MCS & RCD enrollment nearly equal
By Joe Moskowitz
It’s back to school time as classes opened last week at area schools
This year, there will be almost the same number of kids attending Margaretville Central School as there are at Roxbury Central School. MCS Superintendent Tony Albanese said that about 375 kids had registered for classes at MCS, including 13 pre-K kids, while at Roxbury, between 365 and 375 kids were expected to enroll. RCS Building Principal Eric Windover said that number included a record 19 pre-K students. The numbers at both schools are subject to final counts.
Enrollment at Andes this year is about 120 students, according to Superintendent Robert Chakar.
Albanese says MCS continues to be plagued be declining enrollment and he attributes it to a weak local economy. Windover says enrollment at RCS has remained stable and one reason may be the large number of faculty and staff who live within the district and send their kids to school there.
Albanese says MCS has added more computers for both the staff and students this year. The school has also installed additional smartboards. A smartboard is a blackboard-sized computer.
Margaretville, thanks to MTC, is now a wireless campus. Albanese says a secure Wi-Fi system has been installed. That may be of particular help to students who are enrolled in one of the advanced placement classes. Even though MCS is in Delaware County, the Ulster BOCES invited Margaretville students to participate in an advanced placement program. Six college credit courses will be offered on-line. The kids will be issued laptop computers in order to take the courses. Meanwhile, two MCS students will study engineering as part of the “New Visions” program at ONC BOCES in Grand Gorge.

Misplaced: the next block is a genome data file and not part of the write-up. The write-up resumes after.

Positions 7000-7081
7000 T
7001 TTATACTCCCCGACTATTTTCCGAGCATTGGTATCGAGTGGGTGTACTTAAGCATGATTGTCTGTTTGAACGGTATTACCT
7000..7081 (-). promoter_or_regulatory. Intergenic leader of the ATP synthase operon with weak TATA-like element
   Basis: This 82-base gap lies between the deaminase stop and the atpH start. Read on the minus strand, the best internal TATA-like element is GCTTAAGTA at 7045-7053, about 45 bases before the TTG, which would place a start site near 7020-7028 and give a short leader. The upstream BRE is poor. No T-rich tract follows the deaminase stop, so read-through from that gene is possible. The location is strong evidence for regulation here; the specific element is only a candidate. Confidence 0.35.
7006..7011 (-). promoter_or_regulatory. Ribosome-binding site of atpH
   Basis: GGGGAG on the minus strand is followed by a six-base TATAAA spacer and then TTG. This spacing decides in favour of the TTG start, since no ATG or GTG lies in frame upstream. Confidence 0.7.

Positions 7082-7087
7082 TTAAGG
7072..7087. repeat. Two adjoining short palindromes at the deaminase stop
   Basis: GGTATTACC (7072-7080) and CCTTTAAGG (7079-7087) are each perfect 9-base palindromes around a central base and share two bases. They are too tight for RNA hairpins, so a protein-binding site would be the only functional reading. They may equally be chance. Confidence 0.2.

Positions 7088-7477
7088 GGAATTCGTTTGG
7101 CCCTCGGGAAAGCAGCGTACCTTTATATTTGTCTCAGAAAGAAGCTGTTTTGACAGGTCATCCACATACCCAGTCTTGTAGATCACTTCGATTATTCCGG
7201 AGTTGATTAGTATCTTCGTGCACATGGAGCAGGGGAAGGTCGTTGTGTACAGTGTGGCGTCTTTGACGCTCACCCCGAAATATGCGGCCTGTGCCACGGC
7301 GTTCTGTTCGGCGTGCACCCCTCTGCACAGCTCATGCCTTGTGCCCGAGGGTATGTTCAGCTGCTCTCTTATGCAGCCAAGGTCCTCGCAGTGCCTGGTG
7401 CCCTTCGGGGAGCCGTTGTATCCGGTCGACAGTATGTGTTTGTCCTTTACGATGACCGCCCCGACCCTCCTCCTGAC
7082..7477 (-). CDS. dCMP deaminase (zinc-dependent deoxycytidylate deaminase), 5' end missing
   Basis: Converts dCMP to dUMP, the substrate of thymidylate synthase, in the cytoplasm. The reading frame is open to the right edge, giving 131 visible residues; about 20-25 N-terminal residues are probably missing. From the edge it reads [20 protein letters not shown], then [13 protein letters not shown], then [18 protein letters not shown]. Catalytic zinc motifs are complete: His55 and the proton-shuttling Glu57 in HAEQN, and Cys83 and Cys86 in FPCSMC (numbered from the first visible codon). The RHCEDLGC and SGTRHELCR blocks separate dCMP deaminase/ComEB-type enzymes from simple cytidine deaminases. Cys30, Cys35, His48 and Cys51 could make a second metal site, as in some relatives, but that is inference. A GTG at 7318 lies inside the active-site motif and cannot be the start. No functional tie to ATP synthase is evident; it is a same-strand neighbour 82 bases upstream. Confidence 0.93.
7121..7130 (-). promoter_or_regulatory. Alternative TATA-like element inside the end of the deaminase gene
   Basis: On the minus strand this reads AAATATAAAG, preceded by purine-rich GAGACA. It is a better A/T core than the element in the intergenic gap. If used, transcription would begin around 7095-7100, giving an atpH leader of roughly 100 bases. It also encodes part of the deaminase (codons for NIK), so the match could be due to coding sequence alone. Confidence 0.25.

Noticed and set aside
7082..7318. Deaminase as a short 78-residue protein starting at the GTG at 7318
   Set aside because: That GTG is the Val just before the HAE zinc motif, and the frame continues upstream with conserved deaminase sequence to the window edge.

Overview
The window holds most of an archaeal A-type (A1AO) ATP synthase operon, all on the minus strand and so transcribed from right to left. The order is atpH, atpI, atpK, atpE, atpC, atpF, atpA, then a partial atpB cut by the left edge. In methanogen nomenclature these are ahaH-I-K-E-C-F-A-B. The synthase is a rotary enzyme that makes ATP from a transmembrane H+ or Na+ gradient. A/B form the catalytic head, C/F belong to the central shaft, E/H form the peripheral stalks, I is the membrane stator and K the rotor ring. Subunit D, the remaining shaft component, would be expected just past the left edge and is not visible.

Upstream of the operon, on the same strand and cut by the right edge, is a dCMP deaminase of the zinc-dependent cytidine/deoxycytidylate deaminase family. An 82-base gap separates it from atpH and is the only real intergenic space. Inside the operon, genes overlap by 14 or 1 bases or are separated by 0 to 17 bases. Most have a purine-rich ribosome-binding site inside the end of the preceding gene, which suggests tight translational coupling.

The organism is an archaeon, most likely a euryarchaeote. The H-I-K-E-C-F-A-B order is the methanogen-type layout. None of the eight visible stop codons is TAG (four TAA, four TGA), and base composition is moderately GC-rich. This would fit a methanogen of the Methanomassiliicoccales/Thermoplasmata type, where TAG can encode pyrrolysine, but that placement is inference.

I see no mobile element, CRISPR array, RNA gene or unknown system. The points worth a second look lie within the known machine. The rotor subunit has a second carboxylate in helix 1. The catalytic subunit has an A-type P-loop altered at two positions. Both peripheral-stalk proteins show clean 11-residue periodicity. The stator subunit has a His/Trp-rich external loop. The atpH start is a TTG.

Roxbury is also adding some new smartboards, but Windover says he is against the use of technology just for the sake of technology. He wants the teachers to have a full grasp of what they are teaching and would prefer to put the technology into the hands of the students.
Windover, a letter that was sent home to parents prior to the start of the school, year speaks extensively about the sense of community. He says the school uses that approach in combating a problem that is facing schools across America, and that is complying with dress codes. He says sometimes girls come to school with shorts that are too short and boys wear T-shirts with ads for cigarettes or something else that is inappropriate. He says it isn’t his job to police them, but everyone on the staff who sees a child wearing something that is inappropriate is expected to tell the student and most of the time, that solves the problem.
Both MCS and RCS deal with the challenge of meeting increasingly tougher state requirements, while avoiding significant budget increases, and with both schools receiving “Bronze Medals” from US News and World Report, both may be succeeding.